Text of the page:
Your Questions: How Far Should I Deviate From The Original BPM In A Mix?

Phil Morse | Founder & Tutor
Read time: 2 mins
Last updated 3 August, 2017


Master Tempo
Today’s DJ gear lets you make wild tempo changes thanks to the Master Tempo / key lock feature, but how much of a change is allowable when mixing dance music? This is what our reader wants to know in this week’s question from our mail bag.

Digital DJ Tips member Mark25H writes: “I wanted to find what people’s thoughts were on how much you should deviate from a track’s native BPM when mixing. For example, some of my music is 120 and actually sounds better at 125, but I just want to find what the general consensus is.”

Digital DJ Tips says:

As a rule of thumb we say 5% up or down, so 95 to 105 BPM for a 100 BPM song. You could simplify this further by just saying “5 BPM up or down”. Some people prefer 2% or 3% as a rule. Truth is there are no hard and fast rules here. Trust your ears.

One thing it depends upon is whether you’ve got key lock on. The good thing about key lock is that it’ll stop songs sounding too deep or high if you move a long way from the original BPM, which can be good to give you a bit more leeway – but that bad thing is that the further you move from the original BPM, the harder the software has to work, and generally the result is the sound quality drops. Again, trust your ears.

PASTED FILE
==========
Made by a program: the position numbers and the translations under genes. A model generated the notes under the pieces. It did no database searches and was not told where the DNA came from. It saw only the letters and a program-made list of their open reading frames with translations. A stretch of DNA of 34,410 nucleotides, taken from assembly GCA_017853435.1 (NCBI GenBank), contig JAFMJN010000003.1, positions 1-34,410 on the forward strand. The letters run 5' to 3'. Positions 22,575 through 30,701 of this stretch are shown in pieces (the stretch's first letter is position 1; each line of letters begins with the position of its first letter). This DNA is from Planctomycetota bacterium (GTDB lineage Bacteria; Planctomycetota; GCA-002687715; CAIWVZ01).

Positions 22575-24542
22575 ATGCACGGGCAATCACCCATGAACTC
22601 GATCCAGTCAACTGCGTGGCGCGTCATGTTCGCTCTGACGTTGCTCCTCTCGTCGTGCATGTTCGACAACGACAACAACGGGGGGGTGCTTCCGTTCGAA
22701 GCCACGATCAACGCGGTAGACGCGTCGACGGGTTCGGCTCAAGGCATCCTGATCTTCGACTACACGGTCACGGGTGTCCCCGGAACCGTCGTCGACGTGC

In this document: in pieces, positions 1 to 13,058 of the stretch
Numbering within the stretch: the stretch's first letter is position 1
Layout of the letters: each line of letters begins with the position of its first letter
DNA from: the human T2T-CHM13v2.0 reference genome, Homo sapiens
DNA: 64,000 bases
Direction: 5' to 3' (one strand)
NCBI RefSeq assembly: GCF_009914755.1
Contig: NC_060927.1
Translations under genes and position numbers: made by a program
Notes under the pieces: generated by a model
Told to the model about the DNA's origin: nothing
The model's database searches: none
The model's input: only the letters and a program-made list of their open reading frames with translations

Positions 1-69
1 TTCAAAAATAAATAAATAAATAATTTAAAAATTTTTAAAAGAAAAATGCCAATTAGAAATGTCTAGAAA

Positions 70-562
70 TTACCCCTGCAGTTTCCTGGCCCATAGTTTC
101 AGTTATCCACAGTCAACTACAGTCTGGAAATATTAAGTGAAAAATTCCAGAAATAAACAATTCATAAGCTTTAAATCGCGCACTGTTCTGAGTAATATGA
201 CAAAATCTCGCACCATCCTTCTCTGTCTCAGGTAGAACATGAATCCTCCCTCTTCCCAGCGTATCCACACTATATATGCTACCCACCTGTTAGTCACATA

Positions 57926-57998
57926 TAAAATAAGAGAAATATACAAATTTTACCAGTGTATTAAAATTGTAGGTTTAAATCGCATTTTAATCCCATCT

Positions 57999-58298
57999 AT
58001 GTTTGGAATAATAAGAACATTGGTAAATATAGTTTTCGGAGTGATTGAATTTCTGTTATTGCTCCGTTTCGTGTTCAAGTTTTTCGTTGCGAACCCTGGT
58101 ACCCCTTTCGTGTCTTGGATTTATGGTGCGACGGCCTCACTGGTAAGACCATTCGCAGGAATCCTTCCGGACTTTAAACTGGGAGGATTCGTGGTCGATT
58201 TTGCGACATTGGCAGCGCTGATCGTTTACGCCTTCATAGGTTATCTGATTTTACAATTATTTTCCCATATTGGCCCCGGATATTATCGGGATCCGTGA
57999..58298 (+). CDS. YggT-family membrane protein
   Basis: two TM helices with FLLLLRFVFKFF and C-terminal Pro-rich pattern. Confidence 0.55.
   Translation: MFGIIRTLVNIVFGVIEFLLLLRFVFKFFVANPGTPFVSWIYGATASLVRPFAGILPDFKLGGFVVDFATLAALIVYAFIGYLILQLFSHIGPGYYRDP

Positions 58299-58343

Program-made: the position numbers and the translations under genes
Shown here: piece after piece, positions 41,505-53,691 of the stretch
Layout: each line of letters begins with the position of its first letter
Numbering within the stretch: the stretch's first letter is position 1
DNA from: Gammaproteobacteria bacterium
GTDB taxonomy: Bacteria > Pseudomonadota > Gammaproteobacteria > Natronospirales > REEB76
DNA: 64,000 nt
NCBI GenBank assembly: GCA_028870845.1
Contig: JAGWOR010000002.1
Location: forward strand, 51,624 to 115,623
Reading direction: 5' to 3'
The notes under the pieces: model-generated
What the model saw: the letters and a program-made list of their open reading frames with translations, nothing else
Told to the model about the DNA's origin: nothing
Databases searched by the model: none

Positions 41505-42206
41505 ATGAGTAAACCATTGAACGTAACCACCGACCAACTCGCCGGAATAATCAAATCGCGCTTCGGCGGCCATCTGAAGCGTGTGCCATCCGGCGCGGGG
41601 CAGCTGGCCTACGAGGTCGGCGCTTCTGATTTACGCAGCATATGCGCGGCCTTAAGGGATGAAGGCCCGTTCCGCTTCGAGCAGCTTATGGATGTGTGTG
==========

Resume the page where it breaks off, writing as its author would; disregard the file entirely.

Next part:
If a song sounds better to you faster or slower, especially if it’s an “underground” tune that people aren’t familiar with at the “right” speed… go ahead! Play it at your speed…

One little trick if you want to move around the BPMs when mixing is to apply your chosen general rule of thumb to both tracks. So to go from 120 to 130, you could push a track originally at 120 to 125, then slow down the incoming one to 125, meaning the first track is just under 5% faster than it should be, and the second just under 5% slower. This “pushing” is done by very slowly altering the speed of the track while it’s playing, and again, there’s an art to knowing how quickly you can do this without the audience noticing!

Finally, if the only reason you’re doing the above is for smooth beatmixes, consider trying other mixing techniques to alter the BPM in our set. There’s nothing wrong with a clean “drop” from one speed to another if done correctly. It can add energy and signal a change of direction in a set, neither of which are a bad thing. Beatmixing isn’t all DJing is about!

How do you approach using music away from its original BPM? Do you have rules you apply in your own DJing? Do you think there’s a point where music starts to sound strange when altering its BPM? Please share your thoughts in the comments.

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